It is hard in the twenty first century to agree on ‘the facts’ about life in what is called the Otways before the arrival of Europeans, and during the period after 1835 when British sovereignty was introduced. Very little evidence today exists in the public arena to say precisely how life was for the Aboriginal people who have lived here for at least 60,000 years. One way of looking at our shared history is to understand that Aboriginal culture has existed here for at least 3000 generations; and new Australians have been here for eleven generations. [Based on Rachel Perkins, quoting Mulvaney, see p 81 of Quarterly Essay 56, Black in. 2014.]
The two cultures that came to share Australia were and remain diametrically opposed in their fundamental concepts and principles. British culture is Christian and capitalist, based on individual achievement and a personal relationship with God. Indigenous culture is based on the collective and on the vital spiritual dimension, ever present in people’s lives, which integrates the people actively with the land in a way which can best be described as custodianship, not a personal ‘ownership’ or ‘exclusive possession’ as we understand those ideas today.
Australian Indigenous people were and are categorically NOT ‘nomadic’ as in ‘wandering aimlessly’. Each tribe or clan had respect for their land, and for the neighbouring estates over which they generally moved seasonally and which they tended carefully, using fire strategically, and practicing horticulture and husbandry to ensure particular plants and animals prospered. The custodianship of land was rooted in complex beliefs, which in turn reinforced responsibilities to the land, to plants and animals, and to the group. These beliefs could be celebrated and reinforced daily, for example in dance and story telling, teachings and direct actions.
Far from being ‘the wretched primitives’ some British described, the Australians were healthier, had on average much longer lives, and spent more time devoted to leisure and cultural matters than the average European person in 1788, as the historian Geoffrey Blainey acknowledges in Triumph of the Nomads. 
While the newly–arrived British were under instruction from the British government to foster good relations with the Australian people, in fact such good intentions were impossible to reconcile with general settler behaviour. The British had arrived to occupy the land: to own it exclusively, and to sell it in a way totally antithetical to Indigenous culture. Their very arrival and intention to settle put the British on a destructive collision course with the Australian people. There was little common ground between the new and original Australians; ‘land’ meant totally different things to each of them. This fact is even now largely unacknowledged by contemporary Australian society.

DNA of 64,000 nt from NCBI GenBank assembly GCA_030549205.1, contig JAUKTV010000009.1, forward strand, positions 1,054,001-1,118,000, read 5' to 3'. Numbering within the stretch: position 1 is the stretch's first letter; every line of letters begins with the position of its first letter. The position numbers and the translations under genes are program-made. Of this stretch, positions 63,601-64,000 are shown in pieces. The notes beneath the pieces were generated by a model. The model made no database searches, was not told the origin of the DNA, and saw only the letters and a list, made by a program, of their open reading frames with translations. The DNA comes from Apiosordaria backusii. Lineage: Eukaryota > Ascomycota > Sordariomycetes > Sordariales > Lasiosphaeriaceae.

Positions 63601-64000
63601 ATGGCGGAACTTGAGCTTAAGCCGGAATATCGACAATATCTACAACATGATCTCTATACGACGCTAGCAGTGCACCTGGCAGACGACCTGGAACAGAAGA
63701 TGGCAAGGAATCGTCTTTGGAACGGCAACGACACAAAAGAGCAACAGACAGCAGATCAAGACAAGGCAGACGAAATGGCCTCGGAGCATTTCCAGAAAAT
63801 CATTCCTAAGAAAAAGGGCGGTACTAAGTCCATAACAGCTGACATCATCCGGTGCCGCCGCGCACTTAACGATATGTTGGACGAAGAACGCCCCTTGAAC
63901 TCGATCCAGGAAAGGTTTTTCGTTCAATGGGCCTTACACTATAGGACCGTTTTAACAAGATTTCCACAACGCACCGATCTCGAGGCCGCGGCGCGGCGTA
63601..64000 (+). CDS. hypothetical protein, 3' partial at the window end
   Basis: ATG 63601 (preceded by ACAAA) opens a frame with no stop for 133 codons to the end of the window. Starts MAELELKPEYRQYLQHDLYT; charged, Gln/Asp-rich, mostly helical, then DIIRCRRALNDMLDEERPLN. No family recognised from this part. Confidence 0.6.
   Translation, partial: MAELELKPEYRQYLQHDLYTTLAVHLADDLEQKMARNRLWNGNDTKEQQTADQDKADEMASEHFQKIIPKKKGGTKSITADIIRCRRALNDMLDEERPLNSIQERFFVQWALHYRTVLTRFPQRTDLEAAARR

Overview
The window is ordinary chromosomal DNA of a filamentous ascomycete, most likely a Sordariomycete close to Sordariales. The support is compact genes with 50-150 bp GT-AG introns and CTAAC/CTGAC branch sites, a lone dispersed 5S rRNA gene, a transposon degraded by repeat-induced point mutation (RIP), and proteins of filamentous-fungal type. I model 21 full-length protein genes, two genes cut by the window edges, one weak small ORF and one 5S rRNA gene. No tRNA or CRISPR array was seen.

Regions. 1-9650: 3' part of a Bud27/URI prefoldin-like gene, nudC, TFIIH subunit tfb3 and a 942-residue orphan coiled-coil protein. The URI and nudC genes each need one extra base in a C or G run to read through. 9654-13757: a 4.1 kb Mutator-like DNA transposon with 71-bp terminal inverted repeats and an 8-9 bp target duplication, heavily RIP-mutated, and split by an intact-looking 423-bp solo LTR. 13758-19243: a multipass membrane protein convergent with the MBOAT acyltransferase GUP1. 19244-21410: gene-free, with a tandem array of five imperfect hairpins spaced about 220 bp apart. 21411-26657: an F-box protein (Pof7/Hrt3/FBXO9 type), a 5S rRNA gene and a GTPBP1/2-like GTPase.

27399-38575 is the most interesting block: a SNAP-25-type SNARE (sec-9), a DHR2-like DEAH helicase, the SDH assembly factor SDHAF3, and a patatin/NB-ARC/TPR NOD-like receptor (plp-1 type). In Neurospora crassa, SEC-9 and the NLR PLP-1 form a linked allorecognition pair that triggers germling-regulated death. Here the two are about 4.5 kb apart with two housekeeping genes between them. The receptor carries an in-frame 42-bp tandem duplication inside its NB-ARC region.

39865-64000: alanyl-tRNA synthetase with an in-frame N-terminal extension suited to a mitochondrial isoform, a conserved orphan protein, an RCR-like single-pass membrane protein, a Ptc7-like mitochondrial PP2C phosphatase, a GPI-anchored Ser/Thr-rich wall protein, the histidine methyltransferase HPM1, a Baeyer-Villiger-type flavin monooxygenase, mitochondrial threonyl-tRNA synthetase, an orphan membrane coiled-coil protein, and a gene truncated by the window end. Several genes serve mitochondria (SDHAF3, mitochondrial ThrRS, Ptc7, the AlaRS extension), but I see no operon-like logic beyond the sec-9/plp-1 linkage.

Given these realities, what is agreed about first contacts between the Australian people and the British settlers throughout Australia, and in this region, is inevitably highly contested. In this region, there is some memoir by white settlers who arrived in the first decades of the 19th century, some early newspaper reportage, some relatively recent archaeological investigation, some oral history and some informed analysis and interpretation by both Indigenous and non-Indigenous scholars. Some of what is known is summarized here in order to demonstrate the complex mosaic of truth and belief that constitutes current understanding, and suggestions for further reading are provided at the end of this section.
The Gadubanud refers to the people who traditionally had responsibility for the land that makes up most of what is called the Otway Ranges. These Otway peoples occupied the rainforest plateau, plains and rugged coastal areas and stretches from approximately Painkalac Creek at Airey’s Inlet to Princetown on the coast, and inland from Princetown to the confluence of the Barwon and Gellibrand Rivers, and then north and east to where the Barwon River meets Deans Marsh Creek. Neighbouring clans were the Wadawurrung to the east, and the Gulidjan and Kirrae Whurrung peoples, from Colac in the north and Warrnambool in the west respectively.